This year applications to our program here in South Carolina bore postmarks from every American region and several foreign countries. We sometimes court locally, but this year our top prospects are all non-Southerners, several of whom have lived abroad. We didn’t rank these applicants highly because of their geographic dexterity—we rank the writing samples cold—but it’s not a coincidence.
There are writers who stay put their whole lives. These folks tend to quote Georgia-rooted Flannery O’Connor: “Anybody who has survived his childhood has enough information about life to last him the rest of his days,” and “When in Rome, do as you done in Milledgeville.” But most writers are improved by relocation, if only because they can better understand what’s most interesting about where they come from. An undergraduate here applied to M.F.A. programs without success. Despite talent, her work lacked something like perspective or air—a sense that she understood more than one kind of person. (There’s a lesson for young writers in St. Augustine’s assertion that “the world is a book and those who do not travel read only one page.”) She then spent two years teaching in Korea and another working in New Orleans. Her material expanded, her writing matured, and the characters populating her work diversified. When she reapplied, she was accepted into multiple good programs.
As a system, the M.F.A. encourages (even enforces) greater geographical variety than the non-M.F.A. writing world, which sometimes doesn’t see farther past Manhattan than Brooklyn. The difficulty of getting into a good program and the steeper odds of gaining a stable teaching position mean that would-be students and faculty are often willing to live anywhere (including places some Park Slopers would never step). Writing programs put writers all over the map. Tijuana-born Luis Urrea teaches in Chicago. Antonya Nelson hails from Kansas and teaches at New Mexico State by way of an Arizona M.F.A. The South Carolina native Percival Everett earned his M.F.A. at Brown and teaches at the University of Southern California. The Texas-born, Chicago-raised George Saunders is at Syracuse. New York State’s Lorrie Moore writes in Wisconsin by way of Cornell. M.F.A. programs have landed Southerners in New England, Midwesterners in Los Angeles, Beltway writers in Hawaii, and New Yorkers in Nebraska. Even when they’re there for the health insurance, many of our best writers live in fly-over country. Inevitably some of them write about where they’ve landed. And talented writers from all 50 states (and many countries) hone their voices and first gain readers at M.F.A. programs elsewhere. Some go home, and some keep moving.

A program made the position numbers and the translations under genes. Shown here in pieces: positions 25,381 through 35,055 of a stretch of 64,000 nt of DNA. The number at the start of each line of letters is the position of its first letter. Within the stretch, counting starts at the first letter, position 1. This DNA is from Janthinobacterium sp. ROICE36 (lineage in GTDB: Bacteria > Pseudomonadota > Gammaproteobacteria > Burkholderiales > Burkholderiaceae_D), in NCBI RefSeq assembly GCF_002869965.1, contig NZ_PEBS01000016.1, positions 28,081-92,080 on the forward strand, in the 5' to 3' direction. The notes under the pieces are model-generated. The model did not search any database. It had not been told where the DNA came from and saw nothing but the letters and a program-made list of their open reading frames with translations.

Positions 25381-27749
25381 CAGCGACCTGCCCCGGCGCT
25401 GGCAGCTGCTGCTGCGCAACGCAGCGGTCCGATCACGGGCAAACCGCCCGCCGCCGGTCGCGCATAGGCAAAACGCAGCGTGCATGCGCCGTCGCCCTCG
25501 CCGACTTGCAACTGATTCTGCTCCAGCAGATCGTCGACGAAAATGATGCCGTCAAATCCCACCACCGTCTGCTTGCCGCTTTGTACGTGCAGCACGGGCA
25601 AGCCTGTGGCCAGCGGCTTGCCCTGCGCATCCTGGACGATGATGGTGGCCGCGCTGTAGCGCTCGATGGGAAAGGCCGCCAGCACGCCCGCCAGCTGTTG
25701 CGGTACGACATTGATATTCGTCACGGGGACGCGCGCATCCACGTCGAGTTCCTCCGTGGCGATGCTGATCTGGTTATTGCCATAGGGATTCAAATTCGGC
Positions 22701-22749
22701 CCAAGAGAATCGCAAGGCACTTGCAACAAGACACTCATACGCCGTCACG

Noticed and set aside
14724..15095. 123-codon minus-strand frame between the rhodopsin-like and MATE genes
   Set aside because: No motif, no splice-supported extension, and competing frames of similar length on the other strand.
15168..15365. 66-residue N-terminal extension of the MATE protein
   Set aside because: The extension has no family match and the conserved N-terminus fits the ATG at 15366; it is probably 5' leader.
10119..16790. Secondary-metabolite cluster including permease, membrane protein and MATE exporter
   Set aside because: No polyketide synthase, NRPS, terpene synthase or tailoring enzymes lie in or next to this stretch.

There are writers who write well about home from a distance. Brad Watson, another Mississippian, lives in Laramie, Wyo., courtesy of a faculty position. In a recent interview he said, “I don’t know if I’ll ever write about Wyoming, although I’d like to become fluent enough one day to do that. But right now my head is still full of unwritten stories that take place in the South.” As great as his debut collection was, his most recent is even finer. Meanwhile his colleague Joy Williams, whose biography has crisscrossed the country, writes devastating stories set far and wide.
All this geographical promiscuity isn’t good for every writer involved—some feel trapped in miserable towns or so misplaced that they can’t write well—but mostly it’s good for contemporary literature. Writers have always traveled, but the M.F.A. system has them strike out for places less obvious than Paris or Hollywood. This movement broadens fiction, expanding the number of people and places whose stories get told and how and by whom.
The author of four novels, Elise Blackwell directs the M.F.A. program at the University of South Carolina.